Most men remember their boyhood with pleasure and regret — with a yearning to return to its idyllic, carefree days. But although our memories of youth are green with pleasurable interludes, “Life with Father” was hard and bitter. Not only did early poverty preclude the toys and playthings that most boys had in those days, but father would not permit us to use them when we did. If we wanted exercise, he always had an abundance of work that kept us well exercised. There were stables to be cleaned, there was corn to be hoed, wood to be chopped, cows to be milked or vicious western horses to be broken, and, of course, at night there were books to be read — the Bible, Aristotle, Plato, Thackeray, Dickens, Scott — all the great literature of the past.

Father did not worry about our becoming juvenile delinquents because we had no time to learn delinquency. Nor would we have dared. And it never occurred to him that youth was a time to be enjoyed. He felt, rightly or wrongly, that if we grew up to be good and successful men, we would enjoy life the more for our early hardships.

Most of all, father was a capitalist. He was a capitalist when we lived on five dollars a week or less and when he labored in the brine and steam of a tanning sweatshop. he was a capitalist without ever knowing the meaning of the term when he was relatively wealthy. He knew absolutely nothing about the meaning of free enterprise except its practice. He asked nothing of any man nor any government but opportunity and freedom. He found opportunity and freedom in the United States, and that’s why he loved the United States. Love it he did, and if we learned nothing else from him it was love of country.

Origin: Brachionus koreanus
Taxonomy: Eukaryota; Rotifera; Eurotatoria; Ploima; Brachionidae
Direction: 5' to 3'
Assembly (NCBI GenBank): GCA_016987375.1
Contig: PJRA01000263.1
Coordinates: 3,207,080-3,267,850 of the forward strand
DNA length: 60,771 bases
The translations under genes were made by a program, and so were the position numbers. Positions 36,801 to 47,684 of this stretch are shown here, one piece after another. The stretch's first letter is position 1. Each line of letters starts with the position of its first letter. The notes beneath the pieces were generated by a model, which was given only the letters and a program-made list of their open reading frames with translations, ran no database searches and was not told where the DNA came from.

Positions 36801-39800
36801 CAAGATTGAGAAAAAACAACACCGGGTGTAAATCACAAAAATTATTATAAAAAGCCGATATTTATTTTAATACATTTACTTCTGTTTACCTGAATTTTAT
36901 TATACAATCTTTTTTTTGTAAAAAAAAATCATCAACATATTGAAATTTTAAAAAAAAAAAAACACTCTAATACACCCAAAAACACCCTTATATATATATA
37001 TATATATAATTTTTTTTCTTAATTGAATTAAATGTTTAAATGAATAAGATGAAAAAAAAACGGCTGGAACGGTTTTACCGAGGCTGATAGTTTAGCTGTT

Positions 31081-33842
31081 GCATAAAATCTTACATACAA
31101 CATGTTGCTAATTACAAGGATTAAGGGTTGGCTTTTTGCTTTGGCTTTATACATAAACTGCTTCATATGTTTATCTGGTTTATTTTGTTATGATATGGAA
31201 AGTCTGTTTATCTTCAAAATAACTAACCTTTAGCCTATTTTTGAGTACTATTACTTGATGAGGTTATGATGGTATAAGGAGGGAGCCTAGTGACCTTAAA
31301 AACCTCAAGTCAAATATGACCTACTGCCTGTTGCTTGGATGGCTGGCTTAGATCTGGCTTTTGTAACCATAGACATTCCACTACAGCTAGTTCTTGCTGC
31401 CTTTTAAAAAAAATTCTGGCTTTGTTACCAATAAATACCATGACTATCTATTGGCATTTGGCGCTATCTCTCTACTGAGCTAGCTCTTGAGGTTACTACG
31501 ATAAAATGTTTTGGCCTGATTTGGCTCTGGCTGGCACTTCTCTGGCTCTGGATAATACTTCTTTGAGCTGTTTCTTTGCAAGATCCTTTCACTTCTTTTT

My father wouldn’t want me to get emotional over him and thereby praise him falsely. But even if I did, it would not tell his story. And right or wrong, good man or bad man, he was proud of his life and would want it recorded as he lived it. This I have tried to do. And even though the tears blind me as this is written, not one word have I inscribed except as it might have been set down by anyone else who knew him.

Finally, let this be said. His body lies in the ground and his soul in the keeping of God. But he will not soon die. He lived life so fully that he penetrated into the natural scheme of things and the people he knew. That’s why the elms around his home cast a more mournful shadow now…why all who knew him are still of him — forever.

For further reading:

On Fathers’ Day

Saving Investors from Themselves

A Letter to My Unborn Grandchildren